The four-course Digital Forensics graduate certificate is part of BU MET’s portfolio of computer science and IT graduate programs. For over forty years, the Department of Computer Science at Metropolitan College has prepared students to tackle contemporary challenges in the field. Our programs are uniquely flexible—we offer courses evenings on campus, fully online, or in a blended format that combines online study with occasional campus visits—so you can balance graduate school with your career, family, and other obligations. We take pride in providing training in critical specialization areas and emphasizing practical, insightful, and adaptable knowledge that can be immediately applied on the job while informing your career growth for years to come. We also offer extensive advising to help you identify the subjects you’ll need to achieve your career goals.
Our degree programs are certified by the Committee on National Security Systems (CNSS)—the MS in Computer Information Systems has additional accreditation from the Project Management Institute Global Accreditation Center for Project Management Education Programs (GAC) and the Commission on Accreditation for Health Informatics and Information Management Education (CAHIIM). Boston University is designated a Center of Academic Excellence (CAE) in Cyber Defense and Research by the National Security Agency and Department of Homeland Security.
Gain Expertise in Digital Forensics
Metropolitan College’s Graduate Certificate in Digital Forensics will equip you with:
- Advanced knowledge of the computer and mobile forensics tools necessary to launch a complete and successful digital forensics investigation in civil, criminal, or administrative cases.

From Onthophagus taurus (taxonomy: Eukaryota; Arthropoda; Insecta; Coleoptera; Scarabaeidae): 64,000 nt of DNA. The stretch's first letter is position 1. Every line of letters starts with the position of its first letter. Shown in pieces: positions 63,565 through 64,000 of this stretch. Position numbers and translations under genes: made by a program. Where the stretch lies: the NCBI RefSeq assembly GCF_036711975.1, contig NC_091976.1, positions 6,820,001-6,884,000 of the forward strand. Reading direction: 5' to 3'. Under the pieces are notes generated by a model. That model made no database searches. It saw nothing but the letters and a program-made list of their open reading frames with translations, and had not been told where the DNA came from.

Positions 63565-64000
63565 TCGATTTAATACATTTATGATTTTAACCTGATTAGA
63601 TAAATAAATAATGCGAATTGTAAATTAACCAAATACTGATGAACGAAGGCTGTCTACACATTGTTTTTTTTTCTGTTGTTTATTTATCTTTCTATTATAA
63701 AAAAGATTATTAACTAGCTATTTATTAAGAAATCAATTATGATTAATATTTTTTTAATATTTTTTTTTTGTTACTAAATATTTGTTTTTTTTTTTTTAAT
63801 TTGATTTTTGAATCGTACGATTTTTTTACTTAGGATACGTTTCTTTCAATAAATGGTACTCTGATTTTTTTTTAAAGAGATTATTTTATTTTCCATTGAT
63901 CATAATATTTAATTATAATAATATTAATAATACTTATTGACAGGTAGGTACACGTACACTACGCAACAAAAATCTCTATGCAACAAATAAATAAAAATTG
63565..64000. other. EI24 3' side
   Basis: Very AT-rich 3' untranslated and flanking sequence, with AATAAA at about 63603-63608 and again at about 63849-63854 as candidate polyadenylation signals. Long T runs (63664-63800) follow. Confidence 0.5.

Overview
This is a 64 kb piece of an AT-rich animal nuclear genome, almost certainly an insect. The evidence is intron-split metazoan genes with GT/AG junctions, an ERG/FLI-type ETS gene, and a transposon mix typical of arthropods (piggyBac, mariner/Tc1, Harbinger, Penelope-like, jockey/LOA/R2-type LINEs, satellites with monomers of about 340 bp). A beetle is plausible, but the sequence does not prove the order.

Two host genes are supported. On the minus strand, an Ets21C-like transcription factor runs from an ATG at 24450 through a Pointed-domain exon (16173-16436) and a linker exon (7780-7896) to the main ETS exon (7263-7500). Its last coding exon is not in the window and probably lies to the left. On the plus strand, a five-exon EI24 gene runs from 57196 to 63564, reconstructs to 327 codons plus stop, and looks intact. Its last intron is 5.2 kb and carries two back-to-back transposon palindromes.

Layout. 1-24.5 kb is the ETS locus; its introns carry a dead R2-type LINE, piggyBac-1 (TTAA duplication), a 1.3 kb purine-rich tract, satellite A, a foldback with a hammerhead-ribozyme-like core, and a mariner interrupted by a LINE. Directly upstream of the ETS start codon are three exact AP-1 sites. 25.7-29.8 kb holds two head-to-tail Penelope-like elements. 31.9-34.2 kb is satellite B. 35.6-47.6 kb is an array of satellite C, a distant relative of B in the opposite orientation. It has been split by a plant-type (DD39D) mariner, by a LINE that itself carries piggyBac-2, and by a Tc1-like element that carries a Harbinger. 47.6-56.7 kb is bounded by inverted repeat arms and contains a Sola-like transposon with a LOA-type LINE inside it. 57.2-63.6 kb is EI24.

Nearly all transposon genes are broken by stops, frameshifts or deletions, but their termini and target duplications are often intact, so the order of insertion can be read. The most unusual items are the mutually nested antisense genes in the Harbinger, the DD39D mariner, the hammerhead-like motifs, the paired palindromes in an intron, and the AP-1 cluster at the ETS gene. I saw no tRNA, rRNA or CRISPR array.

- Proficiency in conducting network forensics analysis, including determining how a perpetrator or an attacker gained access to a network and transmitted felonious digital data.
- Competence sufficient to conduct a comprehensive “digital crime scene investigation” and mastery of skills pertaining to acquisition of digital evidence, conducting analysis, presenting a report, and being an expert witness in a court.
You can earn the master’s in Computer Information Systems by completing the Graduate Certificate in Digital Forensics and the Graduate Certificate in Information Technology, plus three additional courses: Introduction to Probability and Statistics (MET CS 546) and either Information Structures with Java (MET CS 520) or Information Structures with Python (MET CS 521), plus one elective. To be eligible for the degree, you must apply for admission and be accepted into the degree program. Connect with a graduate admissions advisor at firstname.lastname@example.org to learn more about this option.
Digital Forensics Graduate Certificate Curriculum
(Four courses/16 credits)
MET CS 625 Business Data Communication and Networks
This course presents the foundations of data communications and takes a bottom-up approach to computer networks. The course concludes with an overview of basic network security and management concepts. Prereq: MET CS 200, or instructor's consent. This course may not be taken in conjunction with MET CS 425 (undergraduate) or MET CS 535. Only one of these courses can be counted towards degree requirements. [ 4 cr. ]
|A1||IND||Arena||STH 113||M||8:00 am – 10:45 am|
|A2||IND||Arena||EPC 204||T||6:00 pm – 8:45 pm|
MET CS 693 Digital Forensics and Investigations
Provides a comprehensive understanding of digital forensics and investigation tools and techniques. Learn what computer forensics and investigation is as a profession and gain an understanding of the overall investigative process. Operating system architectures and disk structures are discussed. Studies how to set up an investigator's office and laboratory, as well as what computer forensic hardware and software tools are available. Other topics covered include importance of digital evidence controls and how to process crime and incident scenes, details of data acquisition, computer forensic analysis, e-mail investigations, image file recovery, investigative report writing, and expert witness requirements. Provides a range of laboratory and hands-on assignments either in solo or in teams. With rapid growth of computer systems and digital data this area has grown in importance. Prereq: Working knowledge of windows computers, including installing and removing software. Access to a PC meeting the minimum system requirements defined in the course syllabus. [ 4 cr. ]